• Hip fractures

Bone density does not equal bone strength

A recent study published in The Breast Journal revealed that lower bone density in older women was associated with lower breast cancer risk.

’That just doesn’t make sense!’ you may say – right? It does, however, when you distinguish between bone density and bone strength.

Many flaws exist in typical bone density scans. Most of the time, these scans measure density only, not bone strength. Bone is living tissue. It bends, flexes and adapts to external stressors.

Let’s take a look at glass compared to wood for an example. Glass is very dense, but it is also very brittle. Drop even a sturdy glass cup onto a cement floor and it will shatter into a million pieces.

Wood, on the other hand, is closer in nature to human bones. It is less dense, but it is extremely strong. It is capable of withstanding falls and bumps without shattering. Drop a wooden bowl off a table and you might get a splinter, but the bowl itself will most likely stay intact.

The lesson here: Having “high” bone density – which mega-doses of inorganic calcium and drugs like Flosamax promote – can cause bones to become very brittle and may actually increase the risk of fracture in a real-life scenario like a fall.

The natural way to look at osteoporosis

If there truly is a problem with osteoporosis, then getting to the root of the problem is key. And to do that, simply look at your diet.

Most people have very acidic diets that put a strain on the alkaline balance of the body. In its infinite intelligence, the body will try to neutralize the effect of acidic tissues by pulling minerals from the bones and teeth.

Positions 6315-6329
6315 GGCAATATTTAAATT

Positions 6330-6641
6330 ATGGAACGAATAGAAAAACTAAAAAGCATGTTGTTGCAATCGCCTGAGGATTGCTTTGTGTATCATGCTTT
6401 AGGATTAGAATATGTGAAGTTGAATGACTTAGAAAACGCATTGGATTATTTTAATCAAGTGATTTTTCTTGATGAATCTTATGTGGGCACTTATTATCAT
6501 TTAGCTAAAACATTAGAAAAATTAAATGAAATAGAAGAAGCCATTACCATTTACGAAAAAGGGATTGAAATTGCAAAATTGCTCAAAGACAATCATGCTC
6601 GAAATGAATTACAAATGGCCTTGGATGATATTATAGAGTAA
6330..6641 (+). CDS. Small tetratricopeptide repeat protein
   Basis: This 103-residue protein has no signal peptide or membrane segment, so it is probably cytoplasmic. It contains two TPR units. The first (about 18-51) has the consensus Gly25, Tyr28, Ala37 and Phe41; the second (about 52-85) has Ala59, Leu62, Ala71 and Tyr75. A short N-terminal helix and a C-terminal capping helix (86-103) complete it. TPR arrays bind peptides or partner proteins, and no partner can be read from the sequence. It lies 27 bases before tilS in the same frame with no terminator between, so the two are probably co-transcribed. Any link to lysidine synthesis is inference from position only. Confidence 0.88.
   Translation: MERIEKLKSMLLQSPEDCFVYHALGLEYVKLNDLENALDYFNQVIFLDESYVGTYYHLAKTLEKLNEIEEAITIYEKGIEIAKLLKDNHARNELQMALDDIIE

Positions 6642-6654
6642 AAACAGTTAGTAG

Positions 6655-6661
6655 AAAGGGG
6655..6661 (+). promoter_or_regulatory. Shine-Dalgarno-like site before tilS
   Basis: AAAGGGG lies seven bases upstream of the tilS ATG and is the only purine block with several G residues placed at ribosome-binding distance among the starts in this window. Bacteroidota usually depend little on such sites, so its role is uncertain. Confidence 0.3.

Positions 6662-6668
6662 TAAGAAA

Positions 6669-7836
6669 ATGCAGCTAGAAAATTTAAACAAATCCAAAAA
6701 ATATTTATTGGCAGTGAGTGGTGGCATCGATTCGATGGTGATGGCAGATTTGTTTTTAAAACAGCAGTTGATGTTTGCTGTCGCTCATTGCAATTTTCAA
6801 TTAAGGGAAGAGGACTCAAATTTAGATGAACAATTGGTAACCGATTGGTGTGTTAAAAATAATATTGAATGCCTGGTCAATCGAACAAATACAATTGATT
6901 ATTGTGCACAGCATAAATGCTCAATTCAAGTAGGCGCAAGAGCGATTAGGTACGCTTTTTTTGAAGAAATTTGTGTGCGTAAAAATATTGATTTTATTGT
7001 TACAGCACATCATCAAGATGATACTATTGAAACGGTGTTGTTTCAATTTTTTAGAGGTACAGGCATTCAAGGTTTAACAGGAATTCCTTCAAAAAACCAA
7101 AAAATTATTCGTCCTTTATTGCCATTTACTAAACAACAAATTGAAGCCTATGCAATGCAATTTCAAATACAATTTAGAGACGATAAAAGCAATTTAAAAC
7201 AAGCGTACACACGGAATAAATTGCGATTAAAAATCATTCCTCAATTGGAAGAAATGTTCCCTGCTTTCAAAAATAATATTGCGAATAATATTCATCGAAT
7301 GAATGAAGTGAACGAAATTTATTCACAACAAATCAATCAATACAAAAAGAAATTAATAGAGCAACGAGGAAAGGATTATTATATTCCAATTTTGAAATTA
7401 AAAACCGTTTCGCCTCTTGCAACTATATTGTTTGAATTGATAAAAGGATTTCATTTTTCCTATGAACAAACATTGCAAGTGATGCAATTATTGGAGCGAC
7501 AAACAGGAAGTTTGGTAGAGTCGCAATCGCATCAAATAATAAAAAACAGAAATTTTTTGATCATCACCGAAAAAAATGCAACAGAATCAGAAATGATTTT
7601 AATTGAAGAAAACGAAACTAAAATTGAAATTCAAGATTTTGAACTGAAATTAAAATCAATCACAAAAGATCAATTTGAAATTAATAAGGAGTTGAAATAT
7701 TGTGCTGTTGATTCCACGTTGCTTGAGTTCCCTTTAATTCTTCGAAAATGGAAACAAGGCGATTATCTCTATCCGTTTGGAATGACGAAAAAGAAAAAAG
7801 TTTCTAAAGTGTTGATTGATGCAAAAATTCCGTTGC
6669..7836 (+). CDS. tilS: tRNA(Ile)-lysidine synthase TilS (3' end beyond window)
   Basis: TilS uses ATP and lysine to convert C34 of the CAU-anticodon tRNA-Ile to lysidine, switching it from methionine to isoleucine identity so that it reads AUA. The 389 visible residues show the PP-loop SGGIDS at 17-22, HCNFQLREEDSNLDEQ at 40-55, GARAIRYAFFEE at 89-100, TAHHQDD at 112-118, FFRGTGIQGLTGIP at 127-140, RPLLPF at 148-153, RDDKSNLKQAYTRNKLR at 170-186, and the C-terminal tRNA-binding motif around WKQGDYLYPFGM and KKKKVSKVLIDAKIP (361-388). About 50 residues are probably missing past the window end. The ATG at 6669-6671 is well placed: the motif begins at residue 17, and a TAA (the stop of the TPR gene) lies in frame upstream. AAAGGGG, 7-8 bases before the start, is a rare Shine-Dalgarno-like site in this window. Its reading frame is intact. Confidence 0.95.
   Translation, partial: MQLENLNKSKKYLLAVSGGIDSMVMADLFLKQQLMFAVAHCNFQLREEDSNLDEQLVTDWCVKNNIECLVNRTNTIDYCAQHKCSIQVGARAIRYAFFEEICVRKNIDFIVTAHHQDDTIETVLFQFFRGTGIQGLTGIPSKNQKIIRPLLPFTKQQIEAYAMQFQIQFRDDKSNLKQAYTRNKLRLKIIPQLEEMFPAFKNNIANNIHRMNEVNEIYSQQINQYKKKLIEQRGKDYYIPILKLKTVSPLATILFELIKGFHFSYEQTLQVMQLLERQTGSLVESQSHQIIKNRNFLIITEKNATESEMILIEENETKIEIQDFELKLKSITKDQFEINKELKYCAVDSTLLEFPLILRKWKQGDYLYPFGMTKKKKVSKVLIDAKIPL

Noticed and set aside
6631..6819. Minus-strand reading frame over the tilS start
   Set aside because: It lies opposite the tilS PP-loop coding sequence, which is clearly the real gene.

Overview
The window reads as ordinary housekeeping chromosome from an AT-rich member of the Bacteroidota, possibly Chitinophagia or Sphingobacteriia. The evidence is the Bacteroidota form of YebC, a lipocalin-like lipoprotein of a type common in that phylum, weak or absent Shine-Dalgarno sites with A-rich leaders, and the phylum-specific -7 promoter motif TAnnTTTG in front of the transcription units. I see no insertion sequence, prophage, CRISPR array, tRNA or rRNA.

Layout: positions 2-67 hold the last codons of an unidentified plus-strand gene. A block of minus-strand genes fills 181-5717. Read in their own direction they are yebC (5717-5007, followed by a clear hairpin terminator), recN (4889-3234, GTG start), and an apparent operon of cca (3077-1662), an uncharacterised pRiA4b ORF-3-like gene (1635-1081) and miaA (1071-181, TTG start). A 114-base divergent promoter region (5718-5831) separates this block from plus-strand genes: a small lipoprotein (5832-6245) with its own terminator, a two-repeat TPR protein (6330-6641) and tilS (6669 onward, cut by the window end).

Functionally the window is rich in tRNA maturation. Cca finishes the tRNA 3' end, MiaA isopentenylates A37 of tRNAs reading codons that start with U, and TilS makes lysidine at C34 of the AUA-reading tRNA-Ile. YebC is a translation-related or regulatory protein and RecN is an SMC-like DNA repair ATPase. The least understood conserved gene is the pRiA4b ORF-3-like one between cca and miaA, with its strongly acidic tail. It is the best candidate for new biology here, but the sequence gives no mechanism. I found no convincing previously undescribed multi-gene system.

Focus on a diet that is 80% raw and alkaline to rebuild your mineral stores and to ensure strong bones.

The moral of the story is: ‘Don’t fool with Mother Nature.’ Your body knows best. If you have brittle bones, this may be your body letting you know it’s time to alkalize your body by adjusting your diet and your lifestyle.

Make informed decisions about your health, especially when it comes to chemical and synthetic drugs or supplements.

About the Author: Dr. Veronique Desaulniers (“Dr. V”) is a best-selling author and specialist in Chiropractic, Bio-Energetics, Meridian Stress Analysis, Homeopathy and Digital Thermography. After 30 years in active practice, she decided to “retire” and devote her time to sharing her personal, non-toxic Breast Cancer healing journey with others. Her years of experience and research have culminated in “The 7 Essentials™ “, a step-by-step coaching program that unravels the mystery of healing the body. Her website and personal healing journey have touched the lives of thousands of women around the globe. To get your F.R.E.E. 7-day mini e-course and to receive her weekly inspiring articles on the power of natural medicine – visit: BreastCancerConqueror.com

References:
https://www.ncbi.nlm.nih.gov/pubmed/12667548
https://www.ncbi.nlm.nih.gov/pubmed/17049767
https://www.ncbi.nlm.nih.gov/pubmed/23406171
https://www.cancer.gov/cancertopics/causes-prevention/risk/hormones/mht-fact-sheet
https://well.blogs.nytimes.com/2012/05/09/new-cautions-about-long-term-use-of-bone-drugs/?_r=0